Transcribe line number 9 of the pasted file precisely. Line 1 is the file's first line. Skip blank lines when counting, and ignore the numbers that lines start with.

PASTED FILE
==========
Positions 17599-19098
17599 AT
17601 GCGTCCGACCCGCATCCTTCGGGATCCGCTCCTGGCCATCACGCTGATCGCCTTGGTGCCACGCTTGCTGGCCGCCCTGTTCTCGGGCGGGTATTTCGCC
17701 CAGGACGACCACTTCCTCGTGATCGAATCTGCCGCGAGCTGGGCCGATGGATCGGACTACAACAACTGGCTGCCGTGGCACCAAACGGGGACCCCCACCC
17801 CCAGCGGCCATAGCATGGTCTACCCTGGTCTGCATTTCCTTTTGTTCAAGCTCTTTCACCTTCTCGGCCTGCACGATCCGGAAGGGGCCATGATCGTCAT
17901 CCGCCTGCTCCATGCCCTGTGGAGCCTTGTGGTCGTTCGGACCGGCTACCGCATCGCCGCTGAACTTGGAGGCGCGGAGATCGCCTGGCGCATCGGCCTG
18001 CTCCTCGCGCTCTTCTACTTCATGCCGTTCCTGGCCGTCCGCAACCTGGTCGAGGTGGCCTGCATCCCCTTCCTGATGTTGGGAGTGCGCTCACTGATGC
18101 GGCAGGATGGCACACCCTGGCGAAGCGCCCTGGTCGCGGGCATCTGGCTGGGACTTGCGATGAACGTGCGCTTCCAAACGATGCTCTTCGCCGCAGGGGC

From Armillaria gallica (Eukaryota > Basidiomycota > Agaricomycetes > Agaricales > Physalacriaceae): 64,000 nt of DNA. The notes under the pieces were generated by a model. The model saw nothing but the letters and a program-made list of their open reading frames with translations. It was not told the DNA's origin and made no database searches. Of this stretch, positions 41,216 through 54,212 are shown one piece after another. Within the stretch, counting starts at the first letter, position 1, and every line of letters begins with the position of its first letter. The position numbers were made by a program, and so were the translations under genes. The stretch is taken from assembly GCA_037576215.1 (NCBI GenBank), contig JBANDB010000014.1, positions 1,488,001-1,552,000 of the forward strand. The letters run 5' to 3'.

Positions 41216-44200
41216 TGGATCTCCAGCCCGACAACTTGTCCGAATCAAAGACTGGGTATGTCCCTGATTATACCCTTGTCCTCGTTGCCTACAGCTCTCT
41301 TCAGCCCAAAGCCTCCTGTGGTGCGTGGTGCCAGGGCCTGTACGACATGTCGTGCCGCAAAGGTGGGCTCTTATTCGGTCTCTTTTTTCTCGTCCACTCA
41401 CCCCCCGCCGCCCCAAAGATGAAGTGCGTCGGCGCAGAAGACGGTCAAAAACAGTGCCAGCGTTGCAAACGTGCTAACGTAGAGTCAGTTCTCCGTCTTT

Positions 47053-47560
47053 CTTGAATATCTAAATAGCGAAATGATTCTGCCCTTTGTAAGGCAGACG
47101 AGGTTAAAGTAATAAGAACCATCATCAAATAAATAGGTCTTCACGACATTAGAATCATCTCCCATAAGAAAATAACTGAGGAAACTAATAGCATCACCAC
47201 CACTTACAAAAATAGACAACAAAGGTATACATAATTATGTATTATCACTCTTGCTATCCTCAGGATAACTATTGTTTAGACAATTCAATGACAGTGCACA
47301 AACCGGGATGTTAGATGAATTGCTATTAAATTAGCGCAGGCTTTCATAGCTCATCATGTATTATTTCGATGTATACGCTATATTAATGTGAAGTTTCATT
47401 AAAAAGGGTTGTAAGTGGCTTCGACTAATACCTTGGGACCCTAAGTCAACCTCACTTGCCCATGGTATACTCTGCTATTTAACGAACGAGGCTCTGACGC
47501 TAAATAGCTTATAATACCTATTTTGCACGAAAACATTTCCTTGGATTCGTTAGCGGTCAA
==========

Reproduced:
From Armillaria gallica (Eukaryota > Basidiomycota > Agaricomycetes > Agaricales > Physalacriaceae): 64,000 nt of DNA. The notes under the pieces were generated by a model. The model saw nothing but the letters and a program-made list of their open reading frames with translations. It was not told the DNA's origin and made no database searches. Of this stretch, positions 41,216 through 54,212 are shown one piece after another. Within the stretch, counting starts at the first letter, position 1, and every line of letters begins with the position of its first letter. The position numbers were made by a program, and so were the translations under genes. The stretch is taken from assembly GCA_037576215.1 (NCBI GenBank), contig JBANDB010000014.1, positions 1,488,001-1,552,000 of the forward strand. The letters run 5' to 3'.